I am still normal

Four years ago, I saw a great deal of Tony Blair. At that time, I was a political columnist for a British newspaper, and he was the Leader of the Opposition. As a result I saw him in public, in private, in the House of Commons, in newspaper offices; I saw him shaking hands, kissing …

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The Best of Companions

There are countries where it is easy to be a tourist, and countries where enjoying oneself takes a bit of extra effort. Despite my long association with Poland, I must concede that it falls into the latter camp, although not for wholly obvious reasons. It isn’t simply that the communist-era hotels are not up to …

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French lessons post-Stalin

If the task of a good novel is to describe a particular time and a particular place in such a way that they seem real to people who never knew that time and that place, then here is a very good novel indeed.

Serendipity Rules OK

It isn’t history, it isn’t fiction, and it isn’t scholarship, although it contains elements of all three: in fact, one might say that The Oxford Companion to English Literature belongs in a genre all of its own. That being the case, one might also say that reviews of Companions to English Literature belong to a …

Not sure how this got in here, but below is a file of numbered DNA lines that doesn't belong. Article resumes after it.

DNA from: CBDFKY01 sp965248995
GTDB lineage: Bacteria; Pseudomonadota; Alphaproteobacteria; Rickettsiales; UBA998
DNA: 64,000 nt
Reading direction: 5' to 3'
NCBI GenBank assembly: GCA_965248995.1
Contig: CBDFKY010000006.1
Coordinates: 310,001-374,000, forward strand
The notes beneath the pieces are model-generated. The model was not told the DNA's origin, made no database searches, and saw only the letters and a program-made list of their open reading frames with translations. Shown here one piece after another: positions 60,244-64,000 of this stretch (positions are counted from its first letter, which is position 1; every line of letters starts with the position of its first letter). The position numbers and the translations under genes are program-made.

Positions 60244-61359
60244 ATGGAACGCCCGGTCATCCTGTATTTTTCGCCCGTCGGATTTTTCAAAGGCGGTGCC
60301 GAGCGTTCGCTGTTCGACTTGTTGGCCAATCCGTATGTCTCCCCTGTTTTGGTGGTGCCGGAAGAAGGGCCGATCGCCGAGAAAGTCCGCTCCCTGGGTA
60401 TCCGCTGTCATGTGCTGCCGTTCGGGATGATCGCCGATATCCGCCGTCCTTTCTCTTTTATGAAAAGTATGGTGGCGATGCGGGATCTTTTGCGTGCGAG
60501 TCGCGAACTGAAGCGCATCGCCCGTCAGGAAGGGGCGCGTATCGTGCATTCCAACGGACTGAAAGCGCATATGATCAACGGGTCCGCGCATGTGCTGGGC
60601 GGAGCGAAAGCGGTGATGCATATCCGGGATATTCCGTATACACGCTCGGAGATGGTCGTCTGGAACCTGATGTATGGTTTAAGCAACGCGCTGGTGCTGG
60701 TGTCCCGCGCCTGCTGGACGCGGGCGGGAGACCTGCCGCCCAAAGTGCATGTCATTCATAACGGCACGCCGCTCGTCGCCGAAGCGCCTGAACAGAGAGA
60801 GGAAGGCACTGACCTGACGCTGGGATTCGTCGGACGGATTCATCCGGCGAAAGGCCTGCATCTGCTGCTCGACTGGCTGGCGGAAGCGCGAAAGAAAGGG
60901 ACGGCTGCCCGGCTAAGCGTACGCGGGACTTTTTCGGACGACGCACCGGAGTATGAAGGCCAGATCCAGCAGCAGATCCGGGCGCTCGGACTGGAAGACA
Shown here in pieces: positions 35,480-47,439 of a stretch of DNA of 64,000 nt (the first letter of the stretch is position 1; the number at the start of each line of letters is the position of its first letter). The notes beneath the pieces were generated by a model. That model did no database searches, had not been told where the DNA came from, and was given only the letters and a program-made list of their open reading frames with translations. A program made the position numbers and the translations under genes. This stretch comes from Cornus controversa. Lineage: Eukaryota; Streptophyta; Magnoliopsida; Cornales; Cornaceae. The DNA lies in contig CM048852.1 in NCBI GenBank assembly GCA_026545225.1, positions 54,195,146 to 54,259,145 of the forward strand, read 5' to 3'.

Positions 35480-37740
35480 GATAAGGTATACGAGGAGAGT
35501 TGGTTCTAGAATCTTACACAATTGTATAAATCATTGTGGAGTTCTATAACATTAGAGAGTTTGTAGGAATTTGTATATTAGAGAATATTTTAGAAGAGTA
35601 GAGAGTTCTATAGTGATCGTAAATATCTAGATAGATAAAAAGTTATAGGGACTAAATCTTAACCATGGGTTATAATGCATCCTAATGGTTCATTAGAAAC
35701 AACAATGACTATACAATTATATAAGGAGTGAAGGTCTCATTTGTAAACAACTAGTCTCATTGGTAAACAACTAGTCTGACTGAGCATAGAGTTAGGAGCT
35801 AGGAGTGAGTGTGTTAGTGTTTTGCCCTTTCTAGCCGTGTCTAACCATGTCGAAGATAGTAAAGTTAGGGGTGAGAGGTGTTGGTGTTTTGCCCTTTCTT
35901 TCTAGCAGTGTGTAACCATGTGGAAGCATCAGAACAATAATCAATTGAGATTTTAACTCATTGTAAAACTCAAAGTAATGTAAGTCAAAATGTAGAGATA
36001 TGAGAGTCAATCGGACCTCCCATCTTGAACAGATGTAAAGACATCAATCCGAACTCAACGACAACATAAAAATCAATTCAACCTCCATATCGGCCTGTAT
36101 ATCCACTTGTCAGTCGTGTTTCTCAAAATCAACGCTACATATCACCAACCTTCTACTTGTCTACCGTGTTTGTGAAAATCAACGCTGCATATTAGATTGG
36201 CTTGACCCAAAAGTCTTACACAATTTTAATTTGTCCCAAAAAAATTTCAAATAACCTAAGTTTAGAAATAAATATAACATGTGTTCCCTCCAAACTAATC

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Fond Memories of Stalin

“Remember that the two presidents do not know each other,” one official cautioned the New York Times. “Mr. Putin,” opined their correspondent, “seems unlikely to achieve with Mr. Clinton the easy-going ‘Boris and Bill’ chemistry that dominated during Mr. Yeltsin’s two terms.”

Die vergessenen Millionen

Vor achtzig Jahren errichtete die Sowjetunion in Solowetzky den ersten Gulag. Millionen Menschen wurden in Lager deportiert, wo sie elend starben. Fast jede russische Familie ist betroffen. Dennoch will heute in Russland niemand etwas davon wissen.

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